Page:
Posted 22 September 2012 - 04:02 PM
Posted 22 September 2012 - 04:41 PM
Hi all,I am new to this forum and not sure where to post. I have been gluten free for a little over a month and am still feeling poorly. I am wondering if my profession is contributing; I am a cook who scratch bakes at least twice daily and most often three times. I am very diligent about not tasting what I am cooking but I am still getting the horribly itchy bumpy rash on my arms and hands. I have not done anything career-wise except cook and I am worried that I might need to change what I do. The itching is unbearable. Has anyone else found that skin contact causes problems?
Hmmm. Wondering if there might be a new post for you at an up-and-coming gluten free restaurant?!
Gluten free for 5 years. Dairy free for years, but now OK with grassfed dairy.
Grain free for 2 years and now pain free.
A dedicated kitchen, a new passion for whole foods, Paleo inspiration
and MSM has made a world of difference.
And LOVE. Never forget love as an essential ingredient.
"Life isn't about waiting for the storm to pass, but about learning to dance in the rain..." ~unknown
Posted 22 September 2012 - 06:26 PM
Posted 22 September 2012 - 07:03 PM
Topical reactions, as mentioned above, are definitely a thing.
June 2012 positive visual of celiac disease from gastroscopy
Posted 22 September 2012 - 08:11 PM
Thank you for your response. I thought I was losing it when I noticed I was breaking out again. I don't have a definitive diagnosis of anything, although my GP said I had a gluten rash. The rash coupled with several nutritional deficiencies and anemia made her think it was a gluten issue. I am a little worried about looking for a new job as I have the all too rare in cooking world health insurance where I am at. I will try the glove approach and see what happens.
Yes, those of us with DH (which it sounds like you may have?), generally want to avoid topical gluten. For most of us that means no shampoo or hand lotion with wheat, gluten or oats, but having your hands in it all day would qualify. Is it possible to wear rubber gloves, and perhaps look for work some place that does gluten-free baking?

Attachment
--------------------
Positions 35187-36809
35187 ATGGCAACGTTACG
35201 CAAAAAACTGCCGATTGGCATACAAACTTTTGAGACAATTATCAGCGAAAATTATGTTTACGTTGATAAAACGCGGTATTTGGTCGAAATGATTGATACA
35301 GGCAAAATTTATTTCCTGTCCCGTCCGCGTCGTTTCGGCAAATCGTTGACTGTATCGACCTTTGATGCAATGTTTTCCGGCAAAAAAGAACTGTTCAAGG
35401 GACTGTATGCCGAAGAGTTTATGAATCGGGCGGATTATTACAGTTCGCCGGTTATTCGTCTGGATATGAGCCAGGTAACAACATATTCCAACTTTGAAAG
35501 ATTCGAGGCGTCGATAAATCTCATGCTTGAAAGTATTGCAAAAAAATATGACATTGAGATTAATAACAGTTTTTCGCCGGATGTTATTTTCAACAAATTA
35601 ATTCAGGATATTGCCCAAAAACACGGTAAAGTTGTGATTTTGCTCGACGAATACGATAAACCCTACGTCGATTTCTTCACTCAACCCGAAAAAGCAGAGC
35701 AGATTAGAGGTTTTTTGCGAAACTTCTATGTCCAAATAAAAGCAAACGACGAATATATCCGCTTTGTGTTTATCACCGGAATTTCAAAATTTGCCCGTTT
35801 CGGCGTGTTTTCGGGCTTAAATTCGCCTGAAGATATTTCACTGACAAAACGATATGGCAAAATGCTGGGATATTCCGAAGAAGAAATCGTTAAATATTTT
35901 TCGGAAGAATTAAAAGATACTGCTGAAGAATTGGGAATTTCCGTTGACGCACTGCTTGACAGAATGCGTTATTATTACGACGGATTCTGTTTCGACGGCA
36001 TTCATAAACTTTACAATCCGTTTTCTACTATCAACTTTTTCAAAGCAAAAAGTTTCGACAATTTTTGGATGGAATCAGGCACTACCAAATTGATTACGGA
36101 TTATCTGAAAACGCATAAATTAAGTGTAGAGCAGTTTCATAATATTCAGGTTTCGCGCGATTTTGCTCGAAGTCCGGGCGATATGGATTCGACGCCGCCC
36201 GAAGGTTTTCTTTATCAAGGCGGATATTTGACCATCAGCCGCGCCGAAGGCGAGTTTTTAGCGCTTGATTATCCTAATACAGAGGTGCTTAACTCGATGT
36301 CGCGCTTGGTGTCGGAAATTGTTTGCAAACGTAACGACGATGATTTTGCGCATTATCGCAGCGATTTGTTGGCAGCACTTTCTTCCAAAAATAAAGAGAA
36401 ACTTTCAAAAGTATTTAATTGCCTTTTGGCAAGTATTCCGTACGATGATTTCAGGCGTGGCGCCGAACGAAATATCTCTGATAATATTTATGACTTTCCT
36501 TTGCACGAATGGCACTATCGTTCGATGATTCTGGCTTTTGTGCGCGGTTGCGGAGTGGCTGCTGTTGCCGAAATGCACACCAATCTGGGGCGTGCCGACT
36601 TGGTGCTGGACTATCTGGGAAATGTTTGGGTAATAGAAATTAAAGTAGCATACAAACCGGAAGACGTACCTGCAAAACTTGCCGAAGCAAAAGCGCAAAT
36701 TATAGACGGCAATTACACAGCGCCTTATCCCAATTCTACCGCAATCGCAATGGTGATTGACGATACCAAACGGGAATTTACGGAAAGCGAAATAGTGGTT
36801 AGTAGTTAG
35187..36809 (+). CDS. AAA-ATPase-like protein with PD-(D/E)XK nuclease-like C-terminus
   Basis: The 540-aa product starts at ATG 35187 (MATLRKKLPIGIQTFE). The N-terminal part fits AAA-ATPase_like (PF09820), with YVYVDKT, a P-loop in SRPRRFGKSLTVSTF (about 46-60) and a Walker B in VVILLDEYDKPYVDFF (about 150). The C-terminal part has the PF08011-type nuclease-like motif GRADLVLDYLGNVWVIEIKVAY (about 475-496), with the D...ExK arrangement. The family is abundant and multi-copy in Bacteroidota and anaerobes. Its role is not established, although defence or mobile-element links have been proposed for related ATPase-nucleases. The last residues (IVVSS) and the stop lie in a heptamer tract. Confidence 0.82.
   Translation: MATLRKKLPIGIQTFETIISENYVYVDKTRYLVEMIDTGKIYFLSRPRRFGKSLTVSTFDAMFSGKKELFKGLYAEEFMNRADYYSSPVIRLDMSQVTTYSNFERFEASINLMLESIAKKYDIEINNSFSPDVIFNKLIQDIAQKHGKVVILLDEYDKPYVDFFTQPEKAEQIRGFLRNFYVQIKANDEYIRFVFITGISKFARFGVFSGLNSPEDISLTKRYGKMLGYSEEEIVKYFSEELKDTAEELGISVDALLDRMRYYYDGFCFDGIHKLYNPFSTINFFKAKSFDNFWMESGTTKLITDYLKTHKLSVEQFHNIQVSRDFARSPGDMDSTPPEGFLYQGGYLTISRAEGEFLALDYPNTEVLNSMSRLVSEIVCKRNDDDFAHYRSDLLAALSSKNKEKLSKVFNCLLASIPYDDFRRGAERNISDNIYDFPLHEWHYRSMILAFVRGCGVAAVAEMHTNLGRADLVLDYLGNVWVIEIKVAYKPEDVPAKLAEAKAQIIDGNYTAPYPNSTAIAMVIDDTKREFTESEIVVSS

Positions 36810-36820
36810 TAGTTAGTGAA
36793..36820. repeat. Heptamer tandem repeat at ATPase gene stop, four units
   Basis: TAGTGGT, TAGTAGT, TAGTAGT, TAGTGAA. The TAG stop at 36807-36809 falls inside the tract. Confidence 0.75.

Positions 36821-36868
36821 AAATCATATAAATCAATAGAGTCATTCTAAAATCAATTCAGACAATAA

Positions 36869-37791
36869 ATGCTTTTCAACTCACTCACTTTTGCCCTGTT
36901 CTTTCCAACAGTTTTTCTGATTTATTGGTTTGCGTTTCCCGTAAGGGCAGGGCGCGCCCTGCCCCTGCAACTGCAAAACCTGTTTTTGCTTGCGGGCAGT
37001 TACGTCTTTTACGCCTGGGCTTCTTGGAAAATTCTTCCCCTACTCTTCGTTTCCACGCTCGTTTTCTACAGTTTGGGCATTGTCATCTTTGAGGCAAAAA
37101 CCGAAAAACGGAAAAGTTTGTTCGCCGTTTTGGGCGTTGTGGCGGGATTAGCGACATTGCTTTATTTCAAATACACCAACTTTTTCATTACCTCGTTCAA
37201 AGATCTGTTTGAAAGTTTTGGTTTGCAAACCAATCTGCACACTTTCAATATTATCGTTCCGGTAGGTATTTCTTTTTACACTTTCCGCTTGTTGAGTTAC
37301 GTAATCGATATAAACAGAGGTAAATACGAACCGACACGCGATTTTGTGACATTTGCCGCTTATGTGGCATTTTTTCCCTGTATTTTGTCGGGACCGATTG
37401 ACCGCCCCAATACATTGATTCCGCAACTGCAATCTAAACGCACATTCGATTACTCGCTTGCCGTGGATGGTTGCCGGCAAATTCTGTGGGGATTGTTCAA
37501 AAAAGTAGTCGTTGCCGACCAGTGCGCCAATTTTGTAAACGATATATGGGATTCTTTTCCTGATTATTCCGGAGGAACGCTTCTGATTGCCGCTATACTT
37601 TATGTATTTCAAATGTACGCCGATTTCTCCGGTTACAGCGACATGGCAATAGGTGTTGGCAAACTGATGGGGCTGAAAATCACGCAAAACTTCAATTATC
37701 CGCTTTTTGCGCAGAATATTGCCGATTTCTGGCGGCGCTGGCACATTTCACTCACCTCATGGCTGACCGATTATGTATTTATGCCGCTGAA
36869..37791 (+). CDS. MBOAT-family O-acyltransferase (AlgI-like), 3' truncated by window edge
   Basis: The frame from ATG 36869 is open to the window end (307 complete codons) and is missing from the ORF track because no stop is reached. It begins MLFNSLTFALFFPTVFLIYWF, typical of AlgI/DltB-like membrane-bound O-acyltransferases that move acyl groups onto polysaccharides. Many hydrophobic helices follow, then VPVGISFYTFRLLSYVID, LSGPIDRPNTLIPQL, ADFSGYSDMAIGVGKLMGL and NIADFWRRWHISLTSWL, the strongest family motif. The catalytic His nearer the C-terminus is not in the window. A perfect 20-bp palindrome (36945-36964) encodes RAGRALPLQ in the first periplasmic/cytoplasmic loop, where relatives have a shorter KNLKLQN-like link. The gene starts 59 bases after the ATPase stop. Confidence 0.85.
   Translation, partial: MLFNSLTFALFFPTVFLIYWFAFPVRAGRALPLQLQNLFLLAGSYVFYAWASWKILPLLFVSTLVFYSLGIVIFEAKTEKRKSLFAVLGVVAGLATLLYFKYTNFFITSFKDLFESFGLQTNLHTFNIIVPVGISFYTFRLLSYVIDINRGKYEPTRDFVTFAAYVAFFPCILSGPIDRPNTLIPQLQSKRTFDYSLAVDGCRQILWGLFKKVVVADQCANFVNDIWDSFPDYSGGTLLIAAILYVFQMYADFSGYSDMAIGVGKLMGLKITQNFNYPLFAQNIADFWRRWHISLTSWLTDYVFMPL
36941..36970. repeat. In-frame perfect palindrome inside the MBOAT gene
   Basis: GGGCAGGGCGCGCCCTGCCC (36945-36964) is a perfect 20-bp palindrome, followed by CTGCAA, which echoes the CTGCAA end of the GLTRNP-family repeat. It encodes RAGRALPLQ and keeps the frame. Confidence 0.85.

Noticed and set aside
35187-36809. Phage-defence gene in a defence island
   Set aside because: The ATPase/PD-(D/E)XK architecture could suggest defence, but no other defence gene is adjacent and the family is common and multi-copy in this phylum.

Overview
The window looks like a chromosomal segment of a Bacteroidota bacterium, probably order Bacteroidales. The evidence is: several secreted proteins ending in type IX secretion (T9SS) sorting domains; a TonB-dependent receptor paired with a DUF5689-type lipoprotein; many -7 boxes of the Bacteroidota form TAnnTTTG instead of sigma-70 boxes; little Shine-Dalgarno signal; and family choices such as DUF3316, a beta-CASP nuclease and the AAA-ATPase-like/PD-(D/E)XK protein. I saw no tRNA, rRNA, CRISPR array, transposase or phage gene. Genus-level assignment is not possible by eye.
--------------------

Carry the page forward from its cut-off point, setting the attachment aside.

Posted 22 September 2012 - 09:27 PM
Diagnosed Celiac 04.2012
Diagnosed Pituitary Prolactinoma 12.2012
Low Cortisol/Possible Addison's Disease 02.2013
Maybe one day I will feel "normal" again. <3
Posted 23 September 2012 - 03:46 AM
"I will try again tommorrow" (Mary Anne Radmacher)
celiac 49 years - Misdiagnosed for 45
Blood tested and repeatedly negative
Diagnosed by Allergist with elimination diet and diagnosis confirmed by GI in 2002
Misdiagnoses for 15 years were IBS-D, ataxia, migraines, anxiety, depression, fibromyalgia, parathesias, arthritis, livedo reticularis, hairloss, premature menopause, osteoporosis, kidney damage, diverticulosis, prediabetes and ulcers, dermatitis herpeformis
All bold resoved or went into remission with proper diagnosis of Celiac November 2002
Some residual nerve damage remains as of 2006- this has continued to resolve after eliminating soy in 2007
Mother died of celiac related cancer at 56
Twin brother died as a result of autoimmune liver destruction at age 15
Children 2 with Ulcers, GERD, Depression, , 1 with DH, 1 with severe growth stunting (male adult 5 feet)both finally diagnosed Celiac through blood testing and 1 with endo 6 months after Mom
Positive to Soy and Casien also Aug 2007
Gluten Sensitivity Gene Test Aug 2007
HLA-DQB1 Molecular analysis, Allele 1 0303
HLA-DQB1 Molecular analysis, Allele 2 0303
Serologic equivalent: HLA-DQ 3,3 (Subtype 9,9)
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